Anthony Fauci’s top adviser, David Morens, once bragged about “how to make emails disappear,” emails obtained by a congressional subpoena revealed.

Morens — who works at the National Institute of Allergy and Infectious Diseases (NIAID) — worked as an adviser for Fauci for more than 20 years, and it has been revealed that he boasted about how to make emails “disappear” in an email to EcoHealth Alliance’s (EHA) Peter Daszak. EcoHealth Alliance is significant, as it received a grant before the pandemic that later funded studies on the coronavirus at the Wuhan Institute of Virology (WIV).

“I learned from our FOIA [Freedom of Information Act] lady here how to make emails disappear after I am FOIA’d but before the search starts,” Morens told Daszak, offering tips on how to hide emails and concluding that they are “all safe.”

“Plus I deleted most of those earlier emails after sending them to Gmail,” he said, later adding, “We are all smart enough to know to never have smoking guns.”

“And if we did we wouldn’t put them in emails. And if we found them we would delete them,” he added.

This revelation has sparked further concern from lawmakers on the Select Subcommittee on the Coronavirus Pandemic, who worry that such officials had more evidence that they successfully hid to avoid accountability — a stunning lack of transparency.

Further, this coincides with the revelation the Select Subcommittee on the Coronavirus Pandemic released in 2023, which found Morens admitting that he used his personal email rather than a government email “because my NIH [National Institutes of Health] email is FOIA’d constantly.”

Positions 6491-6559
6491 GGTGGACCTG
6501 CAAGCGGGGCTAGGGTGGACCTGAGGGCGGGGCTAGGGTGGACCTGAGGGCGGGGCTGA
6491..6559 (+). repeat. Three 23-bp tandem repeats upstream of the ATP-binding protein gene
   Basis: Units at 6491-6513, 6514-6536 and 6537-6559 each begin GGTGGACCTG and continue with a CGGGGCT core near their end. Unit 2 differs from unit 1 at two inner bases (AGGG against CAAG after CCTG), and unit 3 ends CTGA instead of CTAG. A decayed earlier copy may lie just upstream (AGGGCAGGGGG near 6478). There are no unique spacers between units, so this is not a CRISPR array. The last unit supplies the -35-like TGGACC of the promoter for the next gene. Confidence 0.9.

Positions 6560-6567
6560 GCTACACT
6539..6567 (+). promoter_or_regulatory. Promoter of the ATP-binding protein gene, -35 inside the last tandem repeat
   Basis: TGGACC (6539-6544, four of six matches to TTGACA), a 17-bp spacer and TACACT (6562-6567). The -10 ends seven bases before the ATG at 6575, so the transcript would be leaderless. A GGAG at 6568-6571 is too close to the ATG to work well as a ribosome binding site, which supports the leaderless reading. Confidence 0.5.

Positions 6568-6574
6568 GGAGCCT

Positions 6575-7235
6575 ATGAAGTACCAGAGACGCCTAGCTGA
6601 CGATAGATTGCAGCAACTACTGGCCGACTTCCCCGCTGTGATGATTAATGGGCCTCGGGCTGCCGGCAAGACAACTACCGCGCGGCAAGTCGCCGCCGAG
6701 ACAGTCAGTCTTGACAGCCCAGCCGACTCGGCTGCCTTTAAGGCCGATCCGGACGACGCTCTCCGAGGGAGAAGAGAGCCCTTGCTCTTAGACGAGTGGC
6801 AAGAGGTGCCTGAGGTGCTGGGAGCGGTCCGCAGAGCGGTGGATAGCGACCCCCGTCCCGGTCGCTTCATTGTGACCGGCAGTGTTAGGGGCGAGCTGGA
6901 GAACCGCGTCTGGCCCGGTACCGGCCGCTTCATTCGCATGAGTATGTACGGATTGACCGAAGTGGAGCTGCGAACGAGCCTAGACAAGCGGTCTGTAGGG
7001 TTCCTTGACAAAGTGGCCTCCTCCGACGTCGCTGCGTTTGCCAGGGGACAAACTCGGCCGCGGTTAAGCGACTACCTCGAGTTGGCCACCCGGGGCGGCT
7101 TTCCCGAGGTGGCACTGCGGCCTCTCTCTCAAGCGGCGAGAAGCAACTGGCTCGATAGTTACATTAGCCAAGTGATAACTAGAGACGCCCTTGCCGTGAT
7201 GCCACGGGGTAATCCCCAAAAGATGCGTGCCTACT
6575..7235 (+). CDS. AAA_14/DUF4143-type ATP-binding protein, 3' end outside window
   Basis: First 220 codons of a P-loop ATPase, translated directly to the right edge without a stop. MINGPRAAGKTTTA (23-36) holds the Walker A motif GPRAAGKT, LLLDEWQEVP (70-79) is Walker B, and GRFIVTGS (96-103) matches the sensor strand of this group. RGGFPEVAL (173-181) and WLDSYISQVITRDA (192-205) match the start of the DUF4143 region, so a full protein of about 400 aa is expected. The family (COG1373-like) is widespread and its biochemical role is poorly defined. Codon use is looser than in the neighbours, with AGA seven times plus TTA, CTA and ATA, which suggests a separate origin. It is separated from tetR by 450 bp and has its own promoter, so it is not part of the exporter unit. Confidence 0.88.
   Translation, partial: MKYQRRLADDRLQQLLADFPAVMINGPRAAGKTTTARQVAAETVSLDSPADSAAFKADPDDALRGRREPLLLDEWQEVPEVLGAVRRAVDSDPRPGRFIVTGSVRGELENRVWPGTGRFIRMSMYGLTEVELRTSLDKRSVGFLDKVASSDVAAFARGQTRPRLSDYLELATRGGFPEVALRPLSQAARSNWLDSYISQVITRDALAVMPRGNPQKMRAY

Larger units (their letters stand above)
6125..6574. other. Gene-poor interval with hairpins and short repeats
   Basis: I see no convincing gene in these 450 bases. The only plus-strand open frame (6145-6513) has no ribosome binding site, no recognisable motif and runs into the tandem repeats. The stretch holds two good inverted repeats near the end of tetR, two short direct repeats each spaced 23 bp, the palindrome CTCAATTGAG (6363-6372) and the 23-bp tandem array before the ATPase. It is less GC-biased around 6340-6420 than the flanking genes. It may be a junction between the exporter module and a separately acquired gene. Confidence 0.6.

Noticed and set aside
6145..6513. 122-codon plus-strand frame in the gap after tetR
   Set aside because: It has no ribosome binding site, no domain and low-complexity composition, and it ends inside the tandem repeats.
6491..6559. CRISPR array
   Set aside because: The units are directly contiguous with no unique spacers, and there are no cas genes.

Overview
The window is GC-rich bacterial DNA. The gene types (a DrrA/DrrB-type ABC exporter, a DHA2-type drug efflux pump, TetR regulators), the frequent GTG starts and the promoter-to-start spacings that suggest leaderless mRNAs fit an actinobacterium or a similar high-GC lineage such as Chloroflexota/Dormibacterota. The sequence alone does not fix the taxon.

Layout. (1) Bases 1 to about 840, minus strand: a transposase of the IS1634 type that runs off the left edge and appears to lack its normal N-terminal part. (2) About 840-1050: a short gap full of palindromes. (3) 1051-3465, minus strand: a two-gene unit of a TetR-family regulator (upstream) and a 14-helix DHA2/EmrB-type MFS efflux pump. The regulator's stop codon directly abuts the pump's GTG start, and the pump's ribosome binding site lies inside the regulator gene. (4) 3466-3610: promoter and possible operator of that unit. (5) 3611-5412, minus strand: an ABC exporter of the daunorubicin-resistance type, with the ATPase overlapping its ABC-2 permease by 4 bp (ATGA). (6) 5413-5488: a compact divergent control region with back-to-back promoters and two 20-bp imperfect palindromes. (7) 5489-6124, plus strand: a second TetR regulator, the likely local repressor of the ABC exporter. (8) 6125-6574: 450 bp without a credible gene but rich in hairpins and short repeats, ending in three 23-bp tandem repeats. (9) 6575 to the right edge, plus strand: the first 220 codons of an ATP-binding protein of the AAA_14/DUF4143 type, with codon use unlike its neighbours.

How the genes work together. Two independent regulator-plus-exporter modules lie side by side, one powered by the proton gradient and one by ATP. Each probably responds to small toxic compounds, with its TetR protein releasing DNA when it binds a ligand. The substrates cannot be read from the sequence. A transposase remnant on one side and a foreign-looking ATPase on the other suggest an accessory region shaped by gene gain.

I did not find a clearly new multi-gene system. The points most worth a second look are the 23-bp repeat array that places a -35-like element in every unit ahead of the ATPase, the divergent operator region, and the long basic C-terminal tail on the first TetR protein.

“’Just send to any of my addresses and I will delete anything I don’t want to see in the New York Times,” Morens reportedly wrote.

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This revelation comes on the heels of the Department of Health and Human Services (HHS) suspending funding to EcoHealth Alliance. In a memo explaining that decision, the HHS said EcoHealth “did not adequately monitor WIV’s compliance, and, therefore, its own compliance, with the terms and conditions of its grant award.”

“Therefore, given the issues regarding the management of EHA’s grant awards and subawards, I have determined that the immediate suspension of EHA is necessary to protect the public interest,” it adds.

HHS suspension and debarment official Henrietta Brisbon wrote in a separate letter, “HHS believes there is adequate evidence in the record for this debarment cause and that immediate action is necessary to protect the public interest.”

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